Meanwhile, the practice of shared attribution—ascribing a school or district’s overall or subgroup value-added result to an individual teacher—deserves serious inquiry too. Interestingly, the OERC report found that 31 percent of evaluated teachers used shared attribution to some extent. (District boards, in consultation with teachers, approve the degree to which shared attribution is used for certain teachers.) How do districts decide the weight placed on shared attribution? Is the district, building, or subgroup value-added result typically used? Why are certain districts permitting its use? Do these districts value teamwork more than others? Or do they have less reason to be concerned about “free riding”—when certain employees shirk, even while receiving credit for the greater organization’s performance?
Maybe there are easy answers to these questions about these non-value-added measures, which apply to 80 percent of Ohio teachers. But this analyst hasn’t seen them. Shouldn’t there be troves of research on how these growth measures are used? Where are the studies demonstrating that these are fair and objective measures of teacher productivity?
2. The evaluation is tougher for teachers in the value-added system
If you’re an educator in the value-added system, you’re less likely than your colleagues to earn a top rating. Consider the results presented in Chart 2: Just 31 percent of teachers fully in the value-added rating system received an overall rating of accomplished, while 50 percent of teachers in the SLO/shared attribution category were rated accomplished. That’s a fairly stark difference, and it indicates that objectively measured performance, as happens in the value-added system, is a tougher standard than the other measures. When the accomplished and skilled ratings are combined, less difference emerges across teachers, as categorized by their growth measure. Yet teachers in the value-added system still appear slightly disadvantaged relative to their colleagues.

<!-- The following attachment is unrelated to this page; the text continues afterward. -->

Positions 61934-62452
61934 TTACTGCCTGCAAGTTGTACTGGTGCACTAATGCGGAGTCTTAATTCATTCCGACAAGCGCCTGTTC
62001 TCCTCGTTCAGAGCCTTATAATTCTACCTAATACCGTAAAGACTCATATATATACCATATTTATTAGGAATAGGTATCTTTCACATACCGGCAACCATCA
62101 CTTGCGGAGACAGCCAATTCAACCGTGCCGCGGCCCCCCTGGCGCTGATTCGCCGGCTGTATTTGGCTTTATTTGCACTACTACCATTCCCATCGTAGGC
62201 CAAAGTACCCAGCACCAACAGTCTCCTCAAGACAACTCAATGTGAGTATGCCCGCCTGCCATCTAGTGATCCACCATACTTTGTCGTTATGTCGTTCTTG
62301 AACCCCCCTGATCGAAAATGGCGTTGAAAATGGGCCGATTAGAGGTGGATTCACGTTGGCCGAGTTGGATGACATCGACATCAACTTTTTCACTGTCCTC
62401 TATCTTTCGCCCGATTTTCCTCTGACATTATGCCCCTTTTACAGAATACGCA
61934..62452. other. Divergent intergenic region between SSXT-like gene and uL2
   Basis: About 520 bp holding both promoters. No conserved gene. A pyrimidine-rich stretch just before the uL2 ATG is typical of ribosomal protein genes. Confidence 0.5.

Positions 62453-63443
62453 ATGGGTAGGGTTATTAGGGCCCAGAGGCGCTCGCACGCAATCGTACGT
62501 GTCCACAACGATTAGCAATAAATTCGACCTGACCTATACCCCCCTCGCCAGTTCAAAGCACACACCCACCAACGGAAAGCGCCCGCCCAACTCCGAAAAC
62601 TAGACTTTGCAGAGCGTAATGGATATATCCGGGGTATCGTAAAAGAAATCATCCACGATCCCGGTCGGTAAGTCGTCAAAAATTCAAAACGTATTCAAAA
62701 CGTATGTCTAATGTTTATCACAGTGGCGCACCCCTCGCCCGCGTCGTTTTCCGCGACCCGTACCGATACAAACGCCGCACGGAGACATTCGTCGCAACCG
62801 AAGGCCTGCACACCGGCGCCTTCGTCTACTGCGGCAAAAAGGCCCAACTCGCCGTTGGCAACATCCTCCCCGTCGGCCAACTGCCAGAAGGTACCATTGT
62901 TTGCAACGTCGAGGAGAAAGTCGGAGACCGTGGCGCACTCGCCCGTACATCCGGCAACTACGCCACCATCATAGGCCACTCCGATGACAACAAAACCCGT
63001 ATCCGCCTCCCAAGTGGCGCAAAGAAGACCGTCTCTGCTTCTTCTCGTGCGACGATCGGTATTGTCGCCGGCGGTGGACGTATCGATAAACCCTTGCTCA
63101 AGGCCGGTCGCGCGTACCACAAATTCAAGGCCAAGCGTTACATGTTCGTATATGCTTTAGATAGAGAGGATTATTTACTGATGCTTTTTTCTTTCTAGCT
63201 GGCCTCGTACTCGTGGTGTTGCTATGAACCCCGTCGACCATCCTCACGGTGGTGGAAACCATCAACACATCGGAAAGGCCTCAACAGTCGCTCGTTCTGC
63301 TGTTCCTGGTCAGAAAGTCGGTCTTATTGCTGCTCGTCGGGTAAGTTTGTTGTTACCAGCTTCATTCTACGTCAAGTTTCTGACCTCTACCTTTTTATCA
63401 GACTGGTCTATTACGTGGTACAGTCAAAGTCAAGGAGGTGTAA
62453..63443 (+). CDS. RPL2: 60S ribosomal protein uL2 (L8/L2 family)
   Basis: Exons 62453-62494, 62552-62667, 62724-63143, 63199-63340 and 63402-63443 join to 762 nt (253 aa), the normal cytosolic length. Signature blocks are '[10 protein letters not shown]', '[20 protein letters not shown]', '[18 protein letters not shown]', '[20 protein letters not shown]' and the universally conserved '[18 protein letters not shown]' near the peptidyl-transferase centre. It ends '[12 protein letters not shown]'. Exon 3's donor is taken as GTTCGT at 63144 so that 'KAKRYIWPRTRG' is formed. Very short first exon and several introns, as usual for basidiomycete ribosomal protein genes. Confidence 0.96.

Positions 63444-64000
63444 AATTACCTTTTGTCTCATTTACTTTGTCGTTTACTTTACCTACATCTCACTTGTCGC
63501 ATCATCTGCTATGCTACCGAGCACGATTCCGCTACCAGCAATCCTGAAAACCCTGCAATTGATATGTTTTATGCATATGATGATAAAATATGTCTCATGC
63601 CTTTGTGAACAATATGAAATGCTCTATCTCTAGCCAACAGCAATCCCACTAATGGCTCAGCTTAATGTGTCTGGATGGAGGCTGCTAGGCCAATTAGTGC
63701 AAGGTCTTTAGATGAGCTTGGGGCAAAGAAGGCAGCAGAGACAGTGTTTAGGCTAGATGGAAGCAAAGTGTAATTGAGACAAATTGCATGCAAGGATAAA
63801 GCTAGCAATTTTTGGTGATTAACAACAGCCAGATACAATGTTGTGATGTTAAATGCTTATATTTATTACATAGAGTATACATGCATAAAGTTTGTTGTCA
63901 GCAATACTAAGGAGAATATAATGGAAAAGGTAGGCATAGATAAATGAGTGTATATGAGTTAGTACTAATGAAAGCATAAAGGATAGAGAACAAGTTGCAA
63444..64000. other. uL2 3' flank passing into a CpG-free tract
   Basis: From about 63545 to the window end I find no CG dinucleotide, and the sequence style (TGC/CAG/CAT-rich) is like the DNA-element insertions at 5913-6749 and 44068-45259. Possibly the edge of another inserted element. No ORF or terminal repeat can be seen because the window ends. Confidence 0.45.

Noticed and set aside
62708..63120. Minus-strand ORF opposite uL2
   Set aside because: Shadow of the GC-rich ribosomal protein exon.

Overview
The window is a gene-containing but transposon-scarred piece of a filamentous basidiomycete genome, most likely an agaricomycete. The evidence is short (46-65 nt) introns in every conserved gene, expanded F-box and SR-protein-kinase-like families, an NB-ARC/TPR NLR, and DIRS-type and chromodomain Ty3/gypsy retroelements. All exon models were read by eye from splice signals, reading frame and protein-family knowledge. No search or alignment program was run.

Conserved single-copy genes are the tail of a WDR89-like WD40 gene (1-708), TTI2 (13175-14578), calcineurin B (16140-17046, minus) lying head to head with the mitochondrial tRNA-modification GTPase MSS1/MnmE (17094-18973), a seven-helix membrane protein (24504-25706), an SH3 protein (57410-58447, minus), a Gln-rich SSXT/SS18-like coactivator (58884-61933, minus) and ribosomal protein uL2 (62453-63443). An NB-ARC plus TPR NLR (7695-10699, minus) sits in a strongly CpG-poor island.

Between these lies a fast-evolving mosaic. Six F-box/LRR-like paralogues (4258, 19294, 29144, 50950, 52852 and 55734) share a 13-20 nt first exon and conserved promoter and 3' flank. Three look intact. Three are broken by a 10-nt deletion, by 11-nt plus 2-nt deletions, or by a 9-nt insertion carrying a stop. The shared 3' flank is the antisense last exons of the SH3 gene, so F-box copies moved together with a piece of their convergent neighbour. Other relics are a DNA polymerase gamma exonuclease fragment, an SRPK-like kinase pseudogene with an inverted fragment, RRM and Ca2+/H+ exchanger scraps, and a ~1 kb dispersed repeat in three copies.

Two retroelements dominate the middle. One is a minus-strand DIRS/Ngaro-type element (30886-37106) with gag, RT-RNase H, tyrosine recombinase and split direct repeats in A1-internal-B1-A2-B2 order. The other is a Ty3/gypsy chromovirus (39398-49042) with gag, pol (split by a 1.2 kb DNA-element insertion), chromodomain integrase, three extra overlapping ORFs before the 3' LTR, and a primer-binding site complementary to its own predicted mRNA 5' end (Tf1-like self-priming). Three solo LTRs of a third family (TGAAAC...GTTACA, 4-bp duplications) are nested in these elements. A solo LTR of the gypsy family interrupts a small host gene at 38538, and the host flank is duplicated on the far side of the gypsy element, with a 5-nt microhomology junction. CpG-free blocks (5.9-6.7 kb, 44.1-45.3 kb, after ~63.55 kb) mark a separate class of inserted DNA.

Chart 2: Percentage of Ohio teachers receiving the two top overall ratings (accomplished and skilled, the former being the highest rating) by the type of student growth measure used, 2013–14
Source: Lewis, Ruhil, and Hutzel, Ohio’s Student Growth Measures, page 33
The student growth component, not the observational portion of the evaluation, drives the differences between teachers in the value-added system and those who are not. As Chart 3 demonstrates, just 32 percent of teachers fully in the value-added system received the highest possible rating on their evaluation’s growth component (“above”), while 54 percent of teachers in the SLO or shared attribution category received this rating. The evaluation results align with one administrator’s comment to the OERC researchers: “Value-added versus SLOs is not an equal measure.”
Chart 3: Percentage of Ohio teachers receiving each possible rating on the student growth portion of their evaluation by the type of growth-measure used, 2013–14